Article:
This week we had the pleasure of hosting educators from Bladensburg High School, Fairmont Heights High School, and Parkdale High School, as well as representatives from the William S. Schmidt Outdoor Education Center - all a part of Prince George's County Public Schools (PGCPS)! These three schools will be particpating in our Mussel Power Program through another program called Citizen Science 2.0 (a partnership between the Veverka Family Foundaion, the National Park Service, and the National Park Foundation). They joined us this week to learn more about mussel biology and natural history, mussel restoration, and mussel care!
Donald Belle, Outreach Educator at the William S. Schmidt Center, meets an eastern pondmussel for the first time!
Teachers and students at these three high schools will care for mussels in their classrooms and join us for two field experiences - just like other participating schools (read more about the classroom component of the Mussel Power Program here). What makes this experience through Citizen Science 2.0 so special is that these schools will be conducting hands-on, real-world data collection. Teachers and students at these three schools will help us monitor mussel growth and survival over the spring months.
Educators from Bladensburg, Parkdale, and Fairmont Heights High Schools practice counting mussels (left) and measuring mussels (right). They will be competing this work with their students over the next few months!
After monitoring and caring for mussels in their classrooms, teachers and students will return their juvenile mussels to the floating baskets currently at Kenilworth Aquatic Gardens (KAG). At KAG, they will help us monitor all of the mussels in our restoration work (currently being kept at KAG for the winter). This data will provide a better understanding of how our mussels survived the winter months. It will also provide a great snapshot in time of mussel health and mortality before we return the mussels to their seven locations on the mainstem of the Anacostia River for the spring and summer months.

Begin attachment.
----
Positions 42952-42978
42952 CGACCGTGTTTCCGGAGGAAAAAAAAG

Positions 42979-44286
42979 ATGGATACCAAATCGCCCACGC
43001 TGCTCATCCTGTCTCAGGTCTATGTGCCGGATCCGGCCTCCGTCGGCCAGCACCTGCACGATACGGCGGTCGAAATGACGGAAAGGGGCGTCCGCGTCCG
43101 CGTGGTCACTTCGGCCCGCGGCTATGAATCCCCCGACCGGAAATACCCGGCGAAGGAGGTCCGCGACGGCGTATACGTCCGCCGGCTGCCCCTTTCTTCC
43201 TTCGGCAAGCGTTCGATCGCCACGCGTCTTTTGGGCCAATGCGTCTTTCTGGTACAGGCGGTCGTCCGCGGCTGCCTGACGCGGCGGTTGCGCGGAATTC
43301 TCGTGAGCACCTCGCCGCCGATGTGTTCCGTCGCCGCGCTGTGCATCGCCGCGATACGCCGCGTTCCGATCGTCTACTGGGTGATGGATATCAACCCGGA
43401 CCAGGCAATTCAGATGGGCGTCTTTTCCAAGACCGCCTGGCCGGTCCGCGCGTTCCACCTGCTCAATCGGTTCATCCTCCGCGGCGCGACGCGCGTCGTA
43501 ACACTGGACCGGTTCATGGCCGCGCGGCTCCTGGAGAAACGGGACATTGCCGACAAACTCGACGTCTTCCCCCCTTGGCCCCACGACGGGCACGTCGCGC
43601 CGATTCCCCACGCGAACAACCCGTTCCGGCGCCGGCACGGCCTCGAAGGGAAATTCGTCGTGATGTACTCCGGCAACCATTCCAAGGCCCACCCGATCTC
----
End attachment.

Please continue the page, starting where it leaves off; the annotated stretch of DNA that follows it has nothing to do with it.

Students and teachers will also join us on the river for a second field experience at Kingman Island this spring. At Kingman Island, they will continue to help us monitor the mussels kept there, and they will also assist with a survey of wild mussels in Kingman Marsh (we're going to get muddy!).
Scientists from the MD-DNR conduct a survey of wild mussels on the Anacostia. This is similar to the work that students and educators will help with this spring.
In addition to all of this work, students will be analyzing the data we have collected and designing solutions for improved floating baskets - practicing and refining knowledge and skills in statistics, biology, ecology, environmental science, natural resources management, and engineering.
Stay tuned for more!
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